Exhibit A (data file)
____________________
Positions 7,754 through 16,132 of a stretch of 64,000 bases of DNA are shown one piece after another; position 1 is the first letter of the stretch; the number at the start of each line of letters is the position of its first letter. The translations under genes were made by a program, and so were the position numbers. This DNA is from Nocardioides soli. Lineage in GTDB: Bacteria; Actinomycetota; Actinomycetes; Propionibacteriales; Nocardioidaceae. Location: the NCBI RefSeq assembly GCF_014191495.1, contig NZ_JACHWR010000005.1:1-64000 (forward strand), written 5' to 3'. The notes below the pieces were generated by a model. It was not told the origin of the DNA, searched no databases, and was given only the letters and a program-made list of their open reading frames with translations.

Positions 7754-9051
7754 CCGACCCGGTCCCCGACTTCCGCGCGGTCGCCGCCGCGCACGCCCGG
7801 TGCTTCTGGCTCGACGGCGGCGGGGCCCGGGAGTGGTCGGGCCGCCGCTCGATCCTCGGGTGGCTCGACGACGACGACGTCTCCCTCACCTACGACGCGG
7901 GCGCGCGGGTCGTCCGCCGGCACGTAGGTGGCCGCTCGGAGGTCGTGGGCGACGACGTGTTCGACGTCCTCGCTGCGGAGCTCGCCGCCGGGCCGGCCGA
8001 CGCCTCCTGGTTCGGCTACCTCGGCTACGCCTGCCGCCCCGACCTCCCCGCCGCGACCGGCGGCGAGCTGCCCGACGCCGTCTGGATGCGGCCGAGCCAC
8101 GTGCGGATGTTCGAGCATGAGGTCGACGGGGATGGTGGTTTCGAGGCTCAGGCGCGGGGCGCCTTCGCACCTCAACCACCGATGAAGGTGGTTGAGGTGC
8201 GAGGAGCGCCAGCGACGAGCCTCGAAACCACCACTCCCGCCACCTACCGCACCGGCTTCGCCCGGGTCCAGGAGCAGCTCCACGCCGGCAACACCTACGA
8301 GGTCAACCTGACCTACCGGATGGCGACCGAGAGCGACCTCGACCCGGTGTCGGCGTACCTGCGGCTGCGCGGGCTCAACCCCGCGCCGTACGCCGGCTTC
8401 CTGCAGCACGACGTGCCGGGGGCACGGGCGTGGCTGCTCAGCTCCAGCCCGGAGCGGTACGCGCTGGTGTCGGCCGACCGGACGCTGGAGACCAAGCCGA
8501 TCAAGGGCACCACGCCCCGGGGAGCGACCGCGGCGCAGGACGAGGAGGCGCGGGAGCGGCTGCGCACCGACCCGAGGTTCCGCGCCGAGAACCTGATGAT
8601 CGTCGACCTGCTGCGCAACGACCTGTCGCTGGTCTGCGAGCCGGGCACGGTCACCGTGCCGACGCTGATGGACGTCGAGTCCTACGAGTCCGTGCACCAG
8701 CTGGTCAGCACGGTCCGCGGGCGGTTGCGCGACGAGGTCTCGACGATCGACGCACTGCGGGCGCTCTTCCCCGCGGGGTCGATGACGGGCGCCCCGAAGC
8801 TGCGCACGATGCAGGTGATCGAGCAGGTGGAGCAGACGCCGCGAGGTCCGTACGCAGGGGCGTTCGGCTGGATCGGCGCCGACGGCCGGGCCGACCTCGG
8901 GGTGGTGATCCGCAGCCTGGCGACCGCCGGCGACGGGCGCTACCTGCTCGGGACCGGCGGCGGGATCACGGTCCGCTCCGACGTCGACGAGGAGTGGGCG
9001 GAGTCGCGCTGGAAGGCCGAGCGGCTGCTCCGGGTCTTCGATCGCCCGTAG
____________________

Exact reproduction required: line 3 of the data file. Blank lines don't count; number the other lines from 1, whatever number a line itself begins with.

7754 CCGACCCGGTCCCCGACTTCCGCGCGGTCGCCGCCGCGCACGCCCGG